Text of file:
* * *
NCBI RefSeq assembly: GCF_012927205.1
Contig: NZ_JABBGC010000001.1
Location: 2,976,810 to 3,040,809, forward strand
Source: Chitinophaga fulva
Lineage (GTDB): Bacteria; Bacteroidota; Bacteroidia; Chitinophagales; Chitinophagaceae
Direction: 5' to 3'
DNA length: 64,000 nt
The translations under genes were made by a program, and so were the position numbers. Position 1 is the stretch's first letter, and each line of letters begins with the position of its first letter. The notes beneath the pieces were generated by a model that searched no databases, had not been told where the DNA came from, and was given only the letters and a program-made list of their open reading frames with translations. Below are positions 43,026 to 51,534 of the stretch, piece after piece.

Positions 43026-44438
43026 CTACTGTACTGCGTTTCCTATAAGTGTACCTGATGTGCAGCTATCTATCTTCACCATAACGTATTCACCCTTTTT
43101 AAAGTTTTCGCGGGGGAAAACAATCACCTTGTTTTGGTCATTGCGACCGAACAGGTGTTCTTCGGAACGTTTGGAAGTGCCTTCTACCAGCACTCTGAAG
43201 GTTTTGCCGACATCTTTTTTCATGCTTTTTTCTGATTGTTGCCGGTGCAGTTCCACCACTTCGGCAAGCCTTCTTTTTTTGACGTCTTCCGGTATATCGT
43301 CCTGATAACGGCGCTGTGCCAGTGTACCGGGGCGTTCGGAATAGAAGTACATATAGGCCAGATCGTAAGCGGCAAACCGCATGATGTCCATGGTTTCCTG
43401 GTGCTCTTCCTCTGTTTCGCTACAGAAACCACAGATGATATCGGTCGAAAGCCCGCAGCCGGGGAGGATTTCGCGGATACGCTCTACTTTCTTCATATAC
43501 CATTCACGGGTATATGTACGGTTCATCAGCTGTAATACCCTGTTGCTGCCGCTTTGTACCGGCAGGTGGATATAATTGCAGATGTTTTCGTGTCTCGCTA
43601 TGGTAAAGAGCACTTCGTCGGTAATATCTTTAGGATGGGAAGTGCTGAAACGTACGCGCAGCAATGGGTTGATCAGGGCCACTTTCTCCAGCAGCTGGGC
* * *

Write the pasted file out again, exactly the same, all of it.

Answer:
NCBI RefSeq assembly: GCF_012927205.1
Contig: NZ_JABBGC010000001.1
Location: 2,976,810 to 3,040,809, forward strand
Source: Chitinophaga fulva
Lineage (GTDB): Bacteria; Bacteroidota; Bacteroidia; Chitinophagales; Chitinophagaceae
Direction: 5' to 3'
DNA length: 64,000 nt
The translations under genes were made by a program, and so were the position numbers. Position 1 is the stretch's first letter, and each line of letters begins with the position of its first letter. The notes beneath the pieces were generated by a model that searched no databases, had not been told where the DNA came from, and was given only the letters and a program-made list of their open reading frames with translations. Below are positions 43,026 to 51,534 of the stretch, piece after piece.

Positions 43026-44438
43026 CTACTGTACTGCGTTTCCTATAAGTGTACCTGATGTGCAGCTATCTATCTTCACCATAACGTATTCACCCTTTTT
43101 AAAGTTTTCGCGGGGGAAAACAATCACCTTGTTTTGGTCATTGCGACCGAACAGGTGTTCTTCGGAACGTTTGGAAGTGCCTTCTACCAGCACTCTGAAG
43201 GTTTTGCCGACATCTTTTTTCATGCTTTTTTCTGATTGTTGCCGGTGCAGTTCCACCACTTCGGCAAGCCTTCTTTTTTTGACGTCTTCCGGTATATCGT
43301 CCTGATAACGGCGCTGTGCCAGTGTACCGGGGCGTTCGGAATAGAAGTACATATAGGCCAGATCGTAAGCGGCAAACCGCATGATGTCCATGGTTTCCTG
43401 GTGCTCTTCCTCTGTTTCGCTACAGAAACCACAGATGATATCGGTCGAAAGCCCGCAGCCGGGGAGGATTTCGCGGATACGCTCTACTTTCTTCATATAC
43501 CATTCACGGGTATATGTACGGTTCATCAGCTGTAATACCCTGTTGCTGCCGCTTTGTACCGGCAGGTGGATATAATTGCAGATGTTTTCGTGTCTCGCTA
43601 TGGTAAAGAGCACTTCGTCGGTAATATCTTTAGGATGGGAAGTGCTGAAACGTACGCGCAGCAATGGGTTGATCAGGGCCACTTTCTCCAGCAGCTGGGC